Not only in prostate cancer, but also in many cancers with known lineage plasticity phenomena, including breast cancer and lung cancer, ZNF397 depletion is very frequent. This depletion is highly correlated with the clinical outcome of prostate cancer. For example, it is one of the most significant risk factors correlated with resistance in prostate cancer. Patients with more ZNF397 depletion develop resistance to AR therapies much quicker. We used many different in vitro and in vivo models to show that if we CRISPR delete ZNF397, we can cause very significant resistance. The tumor no longer responds to any AR-targeted therapies. But when we tried to understand the mechanism of this resistance in those tumors, this finding really blew us away.

We thought that tumors with ZNF397 depletion would have a very down-regulated AR downstream gene expression. Even without AR-targeted therapy treatment, those AR genes were already down. As we already know, prostate cancer cells are highly dependent on AR signaling for survival. But how can they grow tumors so effectively without AR signaling? What happens? So, we took all the tumors with ZNF397 depletion and checked their AR signaling with AR chip. We saw this: in wild-type, we can see AR binding to many of the canonical AR genes, but when ZNF397 was depleted, almost 40% of all the AR bindings in those tumors disappeared. This means AR cannot maintain these targets. This was confirmed in many different ways, and I will skip all those detailed results since we only have seven to eight minutes.

At the same time, we know those tumors turned off their AR signaling but they also turned on something different. We can see from RNAseq in those tumors that although they turned off all the AR genes, they turned on many of those lineage plasticity genes, including neuroendocrine and JAK/STAT genes. We have confirmed this in all the in vivo models, including patient-derived organoid models using Corning 3D Matrigel. More importantly, this is not just a turning up of gene suppression; it reflects the ability of those tumors to become more stem-like and more metastatic. This is just one of the in vivo data we actually confirmed, which is a classic assay to examine the stemness of prostate cancer tumors. We can see that with ZNF397 depletion, those tumors become much more stem-like and easily cause new tumors and resistant tumors.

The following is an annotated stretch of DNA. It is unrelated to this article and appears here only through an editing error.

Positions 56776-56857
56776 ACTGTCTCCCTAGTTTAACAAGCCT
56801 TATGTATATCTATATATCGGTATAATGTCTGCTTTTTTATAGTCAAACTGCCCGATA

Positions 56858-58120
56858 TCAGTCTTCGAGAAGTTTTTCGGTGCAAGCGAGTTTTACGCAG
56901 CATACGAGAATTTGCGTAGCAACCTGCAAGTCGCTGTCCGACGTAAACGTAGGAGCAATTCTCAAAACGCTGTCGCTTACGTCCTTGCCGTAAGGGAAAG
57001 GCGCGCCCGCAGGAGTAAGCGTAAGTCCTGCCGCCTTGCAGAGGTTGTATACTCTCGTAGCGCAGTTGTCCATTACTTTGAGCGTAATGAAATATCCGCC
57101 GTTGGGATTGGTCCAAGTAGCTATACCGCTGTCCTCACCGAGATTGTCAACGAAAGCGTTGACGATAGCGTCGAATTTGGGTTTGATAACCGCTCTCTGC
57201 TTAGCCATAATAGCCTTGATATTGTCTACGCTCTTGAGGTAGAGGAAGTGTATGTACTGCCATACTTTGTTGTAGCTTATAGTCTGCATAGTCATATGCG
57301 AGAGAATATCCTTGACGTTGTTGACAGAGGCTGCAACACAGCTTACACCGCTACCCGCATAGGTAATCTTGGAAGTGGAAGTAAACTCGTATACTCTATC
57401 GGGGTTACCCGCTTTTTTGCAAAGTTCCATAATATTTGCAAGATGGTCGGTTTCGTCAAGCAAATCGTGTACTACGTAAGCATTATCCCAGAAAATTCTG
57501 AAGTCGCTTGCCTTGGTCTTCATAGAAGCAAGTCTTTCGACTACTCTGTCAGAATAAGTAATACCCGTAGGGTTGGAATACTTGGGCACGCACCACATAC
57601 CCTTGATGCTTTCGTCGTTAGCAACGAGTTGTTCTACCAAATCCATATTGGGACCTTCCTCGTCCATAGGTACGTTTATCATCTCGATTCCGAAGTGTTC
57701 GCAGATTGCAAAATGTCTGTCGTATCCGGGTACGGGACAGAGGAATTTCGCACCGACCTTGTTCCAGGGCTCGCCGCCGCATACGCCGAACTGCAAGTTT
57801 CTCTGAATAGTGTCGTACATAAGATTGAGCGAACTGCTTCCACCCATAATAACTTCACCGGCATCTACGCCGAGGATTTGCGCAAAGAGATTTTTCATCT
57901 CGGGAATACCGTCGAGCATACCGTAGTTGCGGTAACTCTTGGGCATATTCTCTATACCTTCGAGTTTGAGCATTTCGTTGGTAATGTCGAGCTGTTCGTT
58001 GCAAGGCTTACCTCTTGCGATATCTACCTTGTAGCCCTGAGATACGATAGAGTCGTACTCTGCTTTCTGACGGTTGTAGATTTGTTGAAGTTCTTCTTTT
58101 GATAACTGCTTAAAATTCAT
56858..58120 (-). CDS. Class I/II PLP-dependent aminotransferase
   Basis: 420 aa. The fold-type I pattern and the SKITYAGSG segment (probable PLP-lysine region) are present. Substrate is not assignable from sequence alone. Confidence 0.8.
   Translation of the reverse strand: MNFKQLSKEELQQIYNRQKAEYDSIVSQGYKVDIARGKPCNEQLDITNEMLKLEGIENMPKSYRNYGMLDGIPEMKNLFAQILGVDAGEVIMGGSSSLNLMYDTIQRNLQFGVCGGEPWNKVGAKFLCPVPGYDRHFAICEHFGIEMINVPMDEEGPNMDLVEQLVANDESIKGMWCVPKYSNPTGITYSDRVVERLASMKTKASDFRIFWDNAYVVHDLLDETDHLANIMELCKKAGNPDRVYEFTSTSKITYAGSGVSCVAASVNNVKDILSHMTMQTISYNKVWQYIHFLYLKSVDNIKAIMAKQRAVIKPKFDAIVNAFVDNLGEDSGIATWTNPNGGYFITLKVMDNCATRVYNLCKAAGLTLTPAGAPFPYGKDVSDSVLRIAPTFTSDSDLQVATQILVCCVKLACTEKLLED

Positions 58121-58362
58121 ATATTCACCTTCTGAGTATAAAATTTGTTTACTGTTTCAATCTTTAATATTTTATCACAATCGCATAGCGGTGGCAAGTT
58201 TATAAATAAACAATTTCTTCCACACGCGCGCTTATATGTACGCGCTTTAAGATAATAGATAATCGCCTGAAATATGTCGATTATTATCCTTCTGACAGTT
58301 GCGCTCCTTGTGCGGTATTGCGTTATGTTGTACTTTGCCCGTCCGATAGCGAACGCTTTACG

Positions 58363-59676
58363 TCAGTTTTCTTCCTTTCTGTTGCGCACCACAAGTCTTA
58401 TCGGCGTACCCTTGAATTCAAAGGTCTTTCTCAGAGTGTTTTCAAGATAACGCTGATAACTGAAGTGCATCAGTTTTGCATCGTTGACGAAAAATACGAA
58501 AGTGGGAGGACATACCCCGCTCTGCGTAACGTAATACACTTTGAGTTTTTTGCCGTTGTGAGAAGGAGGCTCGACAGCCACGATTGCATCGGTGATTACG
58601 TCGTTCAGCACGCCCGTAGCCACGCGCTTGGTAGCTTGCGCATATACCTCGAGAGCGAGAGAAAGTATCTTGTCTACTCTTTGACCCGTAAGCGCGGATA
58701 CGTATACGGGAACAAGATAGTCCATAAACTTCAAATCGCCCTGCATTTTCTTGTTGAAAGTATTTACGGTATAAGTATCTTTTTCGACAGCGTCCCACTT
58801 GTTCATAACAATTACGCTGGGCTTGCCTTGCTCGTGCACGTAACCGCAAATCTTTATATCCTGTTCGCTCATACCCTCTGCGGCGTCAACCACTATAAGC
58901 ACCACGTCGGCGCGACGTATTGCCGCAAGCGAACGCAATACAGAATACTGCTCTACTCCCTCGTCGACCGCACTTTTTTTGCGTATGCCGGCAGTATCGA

What is the driver of all this plasticity? We did a CRISPR library screening and found that the top gene regulating this plasticity is a gene called TET2. What is TET2? TET2 is a very important epigenetic rewiring regulator, regulating methylation from 5mC to 5hmC. We see that TET2 is definitely required for this resistance and the lineage plasticity. If we take out TET2 by CRISPR, we can reverse resistance and lineage plasticity. But how does TET2 do this? I will just jump through all the detailed molecular mechanisms and tell you the conclusion. We found that ZNF397, very interestingly, binds to both AR and TET2 but plays exactly opposite functions. ZNF397 is a very important co-factor for AR activation, but on the other hand, it is a blocker for TET2 function. When ZNF397 is present, it blocks TET2 from binding to many of the sites.

To delve into more detail about the mechanism of how TET2 and ZNF regulate resistance and lineage plasticity, we collaborated with our friends Dr. Felix Fang and Martin and examined the patient data of their 5hmC profile. We can see two things. First, 5hmC is highly correlated with those lineage plasticity genes in mCRPC and small cell neuroendocrine cancers. They are highly added to those neuroendocrine and lineage plasticity gene loci. On the other hand, in adenocarcinoma of the prostate, they are highly on the luminal genes. We went one step further. We segregated patients based on ZNF levels, high versus low. We can see a strong correlation between ZNF levels and lineage plasticity. When you have low ZNF397, all 5mC are on these lineage plasticity genes. When you have high ZNF397, they are highly towards the AR-positive and luminal lineage.